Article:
Life Science and Technology News

Labs spotlight #23 - Hirasawa Laboratory -

Metabolic engineering toward bioproduction

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January 10, 2017

The Department has a variety of laboratories for Life Science and Technology, in which cutting-edge innovative research is being undertaken not only in basic science and engineering but also in the areas of medicine, pharmacy, agriculture, and multidisciplinary sciences.

This "Spotlight" series features a laboratory from the Department and introduces you to the laboratory's research projects and outcomes. This time we focus on Hirasawa Laboratory.

Associate Professor Takashi Hirasawa

Life Science and Technology
Associate Professor Takashi Hirasawaouter

Degree PhD 2002, Tokyo Institute of Technology
Areas of Research Molecular Microbiology, Metabolic Engineering
Keywords Metabolic engineering of microorganisms, Bioproduction, Applied microbiology
Website Hirasawa Laboratoryouter (Japanese)

Research interest

Microbial cells can be recognized as useful hosts for bioproduction, which have called "cell factories," due to the high growth rate and metabolic activities. We are studying bioproduction of useful materials such as organic acids and amino acids using microbial cells based on the "omics" approach and in silico metabolic simulation toward development of rational molecular breeding strategies. In our laboratory, metabolic engineering of various microorganisms such as Escherichia coli, a glutamic acid-producing bacterium Corynebacterium glutamicum and the yeast Saccharomyces cerevisiae have been studied for bioproducion. In addition, we are studying molecular mechanism of amino acid production by C. glutamicum. L-Glutamic acid is known as a flavor enhancer and has been produced by fermentation using C. glutamicum. Glutamic acid fermentation has been known as an efficient bioproduction process without cell growth. However, the mechanism of glutamic acid production has been obscure. In our laboratory, molecular mechanism analyses of glutamic acid production by C. glutamicum have been conducted. We have expected that the glutamic acid production process by C. glutamicum can be applied to other bioproduction processes.

Research findings

Selected publications

  • [1] Takashi Hirasawa, Hiroshi Shimizu (2016) Recent advances in amino acid production by microbial cells. Current Opinion in Biotechnology 42:133-146.
  • [2] Yoshohiro Toya, Takashi Hirasawa, Shu Ishikawa, Onuma Chumsakul, Takuya Morimoto, Shenghao Liu, Kenta Masuda, Yasushi Kageyama, Katsuya Ozaki, Naotake Ogasawara, Hiroshi Shimizu (2015) Enhanced dipicolinic acid production during the stationary phase in Bacillus subtilis by blocking acetoin synthesis. Bioscience, Biotechnology, and Biochemistry 79:2073-2080.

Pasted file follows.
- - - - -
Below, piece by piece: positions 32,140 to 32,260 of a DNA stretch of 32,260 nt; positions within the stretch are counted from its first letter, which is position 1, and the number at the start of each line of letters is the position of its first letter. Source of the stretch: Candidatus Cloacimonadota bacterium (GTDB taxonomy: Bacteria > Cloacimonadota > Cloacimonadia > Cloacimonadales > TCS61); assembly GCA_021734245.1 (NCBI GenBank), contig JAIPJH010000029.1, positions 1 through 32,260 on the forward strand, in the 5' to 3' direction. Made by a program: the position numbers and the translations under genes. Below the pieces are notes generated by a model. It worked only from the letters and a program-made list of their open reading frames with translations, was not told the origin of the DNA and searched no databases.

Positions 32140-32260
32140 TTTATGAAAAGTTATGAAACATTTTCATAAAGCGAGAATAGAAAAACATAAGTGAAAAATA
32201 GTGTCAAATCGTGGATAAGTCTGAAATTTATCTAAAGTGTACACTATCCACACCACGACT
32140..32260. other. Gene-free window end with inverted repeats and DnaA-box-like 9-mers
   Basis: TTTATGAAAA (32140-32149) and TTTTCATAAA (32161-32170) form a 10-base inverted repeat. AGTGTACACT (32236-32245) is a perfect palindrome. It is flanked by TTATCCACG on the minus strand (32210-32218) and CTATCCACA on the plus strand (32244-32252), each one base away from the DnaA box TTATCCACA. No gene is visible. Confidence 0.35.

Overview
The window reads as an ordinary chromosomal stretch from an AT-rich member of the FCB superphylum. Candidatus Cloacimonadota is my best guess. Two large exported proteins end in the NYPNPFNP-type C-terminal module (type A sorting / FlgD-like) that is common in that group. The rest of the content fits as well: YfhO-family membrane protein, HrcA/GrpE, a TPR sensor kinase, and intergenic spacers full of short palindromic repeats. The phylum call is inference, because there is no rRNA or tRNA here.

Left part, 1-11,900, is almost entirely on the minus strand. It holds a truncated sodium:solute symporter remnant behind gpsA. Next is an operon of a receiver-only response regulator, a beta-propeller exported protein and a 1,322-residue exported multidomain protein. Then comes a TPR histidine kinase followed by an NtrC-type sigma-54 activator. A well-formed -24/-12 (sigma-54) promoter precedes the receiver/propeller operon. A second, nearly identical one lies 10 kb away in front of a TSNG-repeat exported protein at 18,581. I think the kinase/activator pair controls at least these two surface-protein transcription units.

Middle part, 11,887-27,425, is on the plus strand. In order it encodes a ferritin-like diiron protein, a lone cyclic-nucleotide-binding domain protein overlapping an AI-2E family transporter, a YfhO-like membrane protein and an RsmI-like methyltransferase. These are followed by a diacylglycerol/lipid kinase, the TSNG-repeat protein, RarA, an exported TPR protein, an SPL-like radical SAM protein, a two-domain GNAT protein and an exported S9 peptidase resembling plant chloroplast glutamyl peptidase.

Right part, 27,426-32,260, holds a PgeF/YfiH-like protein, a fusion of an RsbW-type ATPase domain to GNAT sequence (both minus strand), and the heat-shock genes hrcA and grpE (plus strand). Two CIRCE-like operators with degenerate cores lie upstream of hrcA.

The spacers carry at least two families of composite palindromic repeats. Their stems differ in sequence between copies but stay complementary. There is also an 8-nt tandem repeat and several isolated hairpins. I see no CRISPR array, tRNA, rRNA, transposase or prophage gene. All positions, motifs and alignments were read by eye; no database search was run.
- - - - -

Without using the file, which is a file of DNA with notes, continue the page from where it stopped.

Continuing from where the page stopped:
• [3] Yuto Yamauchi, Takashi Hirasawa, Masato Nishii, Chikara Furusawa, Hiroshi Shimizu (2014) Enhanced acetic acid and succinic acid production under microaerobic conditions by Corynebacterium glutamicum harboring Escherichia coli transhydrogenase gene pntAB. Journal of General and Applied Microbiology 60:112-118.
  • [4] Kento Tokuyama, Satoshi Ohno, Katsunori Yoshikawa, Takashi Hirasawa, Shotaro Tanaka, Chikara Furusawa, Hiroshi Shimizu (2014) Increased 3-hydroxypropionic acid production from glycerol, by modification of central metabolism in Escherichia coli. Microbial Cell Factories 13:64
  • [5] Yuma Ito, Takashi Hirasawa, Hiroshi Shimizu (2014) Metabolic engineering of Saccharomyces cerevisiae for improving succinic acid production based on metabolic profiling. Bioscience, Biotechnology, and Biochemistry 78:151-159.
  • [6] Yuki Usui, Takashi Hirasawa, Chikara Furusawa, Tomokazu Shirai, Natsuko Yamamoto, Hirotada Mori, Hiroshi Shimizu (2012) Investigating the effects of perturbations to pgi and eno gene expression on central carbon metabolism in Escherichia coli using 13C metabolic flux analysis. Microbial Cell Factories 11:87.
  • [7] Jongpill Kim, Hirohisa Fukuda, Takashi Hirasawa, Keisuke Nagahisa, Kazuo Nagai, Masaaki Wachi, Hiroshi Shimizu (2010) Requirement of de novo synthesis of the OdhI protein in penicillin-induced glutamate production by Corynebacterium glutamicum. Applied Microbiology and Biotechnology 86:911-920.
  • [8] Nobuyoshi Ishii#, Kenji Nakahigashi#, Tomoya Baba#, Martin Robert#, Tomoyoshi Soga#, Akio Kanai#, Takashi Hirasawa#, Miki Naba, Kenta Hirai, Aminul Hoque, Pei Yee Ho, Yuji Kakazu, Kaori Sugawara, Saori Igarashi, Satoshi Harada, Takeshi Masuda, Naoyuki Sugiyama, Takashi Togashi, Miki Hasegawa, Yuki Takai, Katsuyuki Yugi, Kazuharu Arakawa, Nayuta Iwata, Yoshihiro Toya, Yoichi Nakayama, Takaaki Nishioka, Kazuyuki Shimizu, Hirotada Mori, Masaru Tomita (2007) Multiple high throughput analyses monitor the response of E. coli to perturbations. Science 316:593-597. (#Equally contributed)
  • [9] Takashi Hirasawa, Katsunori Yoshikawa, Yuki Nakakura, Keisuke Nagahisa, Chikara Furusawa, Yoshio Katakura, Hiroshi Shimizu, Suteaki Shioya (2007) Identification of target genes for conferring ethanol stress-tolerance to yeast Saccharomyces cerevisiae based on DNA microarray data analysis. Journal of Biotechnology 131:33-44.
  • [10] Takashi Hirasawa, Masaaki Wachi, Kazuo Nagai (2000) A mutation in the Corynebacterium glutamicum ltsA gene causes susceptibility to lysozyme, temperature-sensitive growth, and L-glutamate production. Journal of Bacteriology 182:2696-2701.

Contact

Associate Professor Takashi Hirasawa
Room 1109, J2 building, Suzukakedai campus
E-mail : thirasawa@bio.titech.ac.jp

*Find more about the lab and the latest activities at the lab siteouter (Japanese).

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